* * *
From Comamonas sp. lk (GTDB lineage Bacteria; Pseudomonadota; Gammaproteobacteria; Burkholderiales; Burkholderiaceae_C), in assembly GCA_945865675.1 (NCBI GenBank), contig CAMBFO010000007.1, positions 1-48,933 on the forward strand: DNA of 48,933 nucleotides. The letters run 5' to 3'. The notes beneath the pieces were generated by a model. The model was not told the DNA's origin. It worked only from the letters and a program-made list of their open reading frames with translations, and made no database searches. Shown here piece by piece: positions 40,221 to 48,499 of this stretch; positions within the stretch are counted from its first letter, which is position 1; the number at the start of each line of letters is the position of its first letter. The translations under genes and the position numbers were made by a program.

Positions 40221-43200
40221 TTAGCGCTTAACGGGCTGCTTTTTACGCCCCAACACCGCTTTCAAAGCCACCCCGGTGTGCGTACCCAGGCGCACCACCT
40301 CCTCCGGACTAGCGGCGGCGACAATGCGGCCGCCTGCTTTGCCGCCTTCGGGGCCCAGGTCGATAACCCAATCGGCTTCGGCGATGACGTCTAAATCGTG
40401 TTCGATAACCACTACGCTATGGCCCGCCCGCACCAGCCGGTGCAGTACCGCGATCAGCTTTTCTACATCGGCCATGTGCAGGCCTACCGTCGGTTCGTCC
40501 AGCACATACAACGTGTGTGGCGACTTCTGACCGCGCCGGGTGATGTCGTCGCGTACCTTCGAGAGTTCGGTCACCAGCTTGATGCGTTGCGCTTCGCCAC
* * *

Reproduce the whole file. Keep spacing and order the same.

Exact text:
From Comamonas sp. lk (GTDB lineage Bacteria; Pseudomonadota; Gammaproteobacteria; Burkholderiales; Burkholderiaceae_C), in assembly GCA_945865675.1 (NCBI GenBank), contig CAMBFO010000007.1, positions 1-48,933 on the forward strand: DNA of 48,933 nucleotides. The letters run 5' to 3'. The notes beneath the pieces were generated by a model. The model was not told the DNA's origin. It worked only from the letters and a program-made list of their open reading frames with translations, and made no database searches. Shown here piece by piece: positions 40,221 to 48,499 of this stretch; positions within the stretch are counted from its first letter, which is position 1; the number at the start of each line of letters is the position of its first letter. The translations under genes and the position numbers were made by a program.

Positions 40221-43200
40221 TTAGCGCTTAACGGGCTGCTTTTTACGCCCCAACACCGCTTTCAAAGCCACCCCGGTGTGCGTACCCAGGCGCACCACCT
40301 CCTCCGGACTAGCGGCGGCGACAATGCGGCCGCCTGCTTTGCCGCCTTCGGGGCCCAGGTCGATAACCCAATCGGCTTCGGCGATGACGTCTAAATCGTG
40401 TTCGATAACCACTACGCTATGGCCCGCCCGCACCAGCCGGTGCAGTACCGCGATCAGCTTTTCTACATCGGCCATGTGCAGGCCTACCGTCGGTTCGTCC
40501 AGCACATACAACGTGTGTGGCGACTTCTGACCGCGCCGGGTGATGTCGTCGCGTACCTTCGAGAGTTCGGTCACCAGCTTGATGCGTTGCGCTTCGCCAC